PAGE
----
The parade is dedicated to Bill English, retiring community affairs representative with Cheniere. English was instrumental in organizing a $4 million seagrass restoration project at Shamrock Island in 2012. He also sponsored a field trip for 108 students from Aransas Pass, Ingleside and Corpus Christi to see the restoration project. Charlie Marshall students then spend the rest of the day with different presenters on the importance of seagrass.

More information: Click Here


 

Great Barrier Reef marine reserves get a big tick

27 March 2015, ABC Science Online (Australia)

The combination of marine reserves and fishing controls appears to be working to protect the Great Barrier Reef as well as preserve stocks of commercially important species, say researchers.

The findings come out of a 30-year monitoring effort by scientists from the Australian Institute of Marine Science and James Cook University, and are reported today in the journal Current Biology.

In 2004, fishing was excluded from around a third of the Great Barrier Reef Marine Park in a network of 'no-take marine reserves'.

Monitoring since the 1980s of corals, fish species and other organisms on the reef have enabled scientists to now compare the health of marine reserves with matched fished areas.

The comparison, carried out by Dr David Williamson of the ARC Centre of Excellence for Coral Reef Studies at James Cook University, and colleagues, found the main difference was in the number of coral trout, the most commercially important species on the reef.

"There are more coral trout in the reserves and their average size was bigger," he says.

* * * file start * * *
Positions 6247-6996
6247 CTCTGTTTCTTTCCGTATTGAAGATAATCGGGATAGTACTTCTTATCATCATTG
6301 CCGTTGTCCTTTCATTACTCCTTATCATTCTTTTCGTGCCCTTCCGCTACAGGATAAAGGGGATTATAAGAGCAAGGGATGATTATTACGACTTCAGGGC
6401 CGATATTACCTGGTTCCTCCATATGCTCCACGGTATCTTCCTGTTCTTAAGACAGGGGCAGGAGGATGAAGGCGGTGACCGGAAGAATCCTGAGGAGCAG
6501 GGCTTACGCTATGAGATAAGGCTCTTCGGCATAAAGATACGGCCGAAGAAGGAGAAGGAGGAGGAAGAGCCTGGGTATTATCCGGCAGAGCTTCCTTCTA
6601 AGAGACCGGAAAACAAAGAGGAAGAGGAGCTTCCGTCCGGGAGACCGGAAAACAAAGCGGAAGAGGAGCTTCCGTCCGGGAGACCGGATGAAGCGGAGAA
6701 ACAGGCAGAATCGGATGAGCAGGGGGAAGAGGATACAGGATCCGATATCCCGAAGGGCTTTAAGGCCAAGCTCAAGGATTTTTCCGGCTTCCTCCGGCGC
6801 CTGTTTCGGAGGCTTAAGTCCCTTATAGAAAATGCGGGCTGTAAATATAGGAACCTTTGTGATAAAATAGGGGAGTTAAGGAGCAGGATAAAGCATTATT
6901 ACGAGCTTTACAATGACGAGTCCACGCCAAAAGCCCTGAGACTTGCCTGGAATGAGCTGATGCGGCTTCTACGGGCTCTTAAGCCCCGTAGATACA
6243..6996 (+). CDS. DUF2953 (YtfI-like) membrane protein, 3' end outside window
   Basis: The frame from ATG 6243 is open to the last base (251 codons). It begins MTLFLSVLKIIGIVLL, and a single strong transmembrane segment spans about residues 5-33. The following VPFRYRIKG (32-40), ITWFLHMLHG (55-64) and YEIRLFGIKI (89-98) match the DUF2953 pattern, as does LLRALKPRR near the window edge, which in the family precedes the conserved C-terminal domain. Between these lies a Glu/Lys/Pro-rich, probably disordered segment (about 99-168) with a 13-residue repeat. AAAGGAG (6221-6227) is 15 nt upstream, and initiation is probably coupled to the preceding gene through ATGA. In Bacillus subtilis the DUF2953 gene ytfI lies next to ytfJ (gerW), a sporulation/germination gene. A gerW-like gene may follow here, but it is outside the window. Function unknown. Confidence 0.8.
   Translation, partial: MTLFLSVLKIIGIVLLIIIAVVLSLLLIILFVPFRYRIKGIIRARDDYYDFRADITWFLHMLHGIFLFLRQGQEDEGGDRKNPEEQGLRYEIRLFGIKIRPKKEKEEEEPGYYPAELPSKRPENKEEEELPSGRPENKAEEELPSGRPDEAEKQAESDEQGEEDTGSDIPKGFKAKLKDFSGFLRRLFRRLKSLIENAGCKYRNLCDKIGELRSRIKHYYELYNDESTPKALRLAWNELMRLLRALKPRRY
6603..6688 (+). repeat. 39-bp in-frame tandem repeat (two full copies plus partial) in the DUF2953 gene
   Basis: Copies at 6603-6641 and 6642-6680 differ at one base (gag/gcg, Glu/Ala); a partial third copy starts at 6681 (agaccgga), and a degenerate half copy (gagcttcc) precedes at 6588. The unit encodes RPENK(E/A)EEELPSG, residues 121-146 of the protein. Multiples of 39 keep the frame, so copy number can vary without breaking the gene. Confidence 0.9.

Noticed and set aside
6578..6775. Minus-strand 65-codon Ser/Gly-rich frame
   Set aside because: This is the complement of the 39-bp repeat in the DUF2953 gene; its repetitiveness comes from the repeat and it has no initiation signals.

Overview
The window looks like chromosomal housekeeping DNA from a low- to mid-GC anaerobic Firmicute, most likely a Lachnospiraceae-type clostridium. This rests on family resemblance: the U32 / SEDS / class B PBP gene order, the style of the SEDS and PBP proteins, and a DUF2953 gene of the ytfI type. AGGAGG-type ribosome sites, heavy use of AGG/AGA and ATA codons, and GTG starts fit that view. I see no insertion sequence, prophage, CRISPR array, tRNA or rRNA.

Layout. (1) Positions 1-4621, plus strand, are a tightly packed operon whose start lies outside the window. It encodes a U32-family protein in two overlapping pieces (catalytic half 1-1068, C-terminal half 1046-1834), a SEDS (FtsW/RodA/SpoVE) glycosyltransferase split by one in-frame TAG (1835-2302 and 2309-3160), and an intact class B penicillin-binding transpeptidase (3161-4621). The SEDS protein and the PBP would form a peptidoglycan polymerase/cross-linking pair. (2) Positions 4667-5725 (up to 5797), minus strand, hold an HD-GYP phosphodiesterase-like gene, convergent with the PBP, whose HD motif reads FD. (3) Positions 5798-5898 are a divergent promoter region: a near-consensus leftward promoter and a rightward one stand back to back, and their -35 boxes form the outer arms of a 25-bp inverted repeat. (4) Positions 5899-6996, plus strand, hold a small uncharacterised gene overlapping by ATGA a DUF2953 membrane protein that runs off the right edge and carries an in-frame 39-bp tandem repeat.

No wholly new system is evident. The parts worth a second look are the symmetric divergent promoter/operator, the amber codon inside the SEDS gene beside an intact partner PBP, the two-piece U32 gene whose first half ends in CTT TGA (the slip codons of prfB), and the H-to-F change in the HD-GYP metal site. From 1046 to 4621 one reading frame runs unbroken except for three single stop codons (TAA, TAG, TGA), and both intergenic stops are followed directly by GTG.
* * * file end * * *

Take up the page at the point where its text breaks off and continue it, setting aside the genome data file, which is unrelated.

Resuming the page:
The findings show that the total biomass of coral trout is on average 2.5 times higher in the reserves than in the fished areas.

If there was no poaching at all on the reef by commercial and recreational fishers, this figure would be higher, says Williamson.
No 'squeeze effect'

Importantly, the researchers found no differences in the general health of the reef between the reserves and the fished areas.

While fishing on some reefs can have a devastating effect on coral and other organisms, this is not the case with the selective approach taken on the Great Barrier Reef, says Williamson.

"The fishery methods that they're using on these coral reefs are essentially hook and line and this is not particularly damaging to the reef," he says.

One concern about marine reserves is that they may create more fishing pressure on the areas outside them, but Williamson and colleagues found no evidence of this "squeeze effect" when it comes to coral trout.

Levels of coral trout in the fished areas were the same both before and after the reserves were put in place, he says.

Williamson says this may be partly explained by catch limits that were imposed on the fishing industry at the same time the reserves were implemented.

However, he also argues that the increase in the number of coral trout in the reserves is likely to be benefiting the fishing industry.

Williamson points to a 2012 study that traced dispersal of coral trout larvae from places that are closed to fishing to places that are open to fishing.

"Those fish populations in the areas that are closed are forming really valuable breeding populations and that's also contributing to what we call 'recruitment' in the areas that are open to fishing," he says.

Another interesting finding from the study is that the larger coral trout in the reserves were better able to tough out and survive Tropical Cyclone Hamish, which devastated the reef in 2009.
'Heartening'

Dr Neville Barrett, a conservation biologist from the University of Tasmania who studies the impact of marine reserves, welcomes the study.

"The work here is very, very heartening because it's actually showing that the integrated management involving the Great Barrier Reef Marine Park Authority, and Commonwealth state and fisheries agencies, is doing a really great job," he says.

"It's great to see such a good independent endorsement of fishery work."

But, he says, while coral trout larvae from marine reserves on the Great Barrier Reef may disperse to fishing zones it's hard to say how many of these will survive to adult fish and therefore benefit fisheries.

"It's likely to have some positive benefits to industry," he says, "But it's very difficult to quantify given the vagaries of larval and post-settlement processes that ultimately limit populations of such species."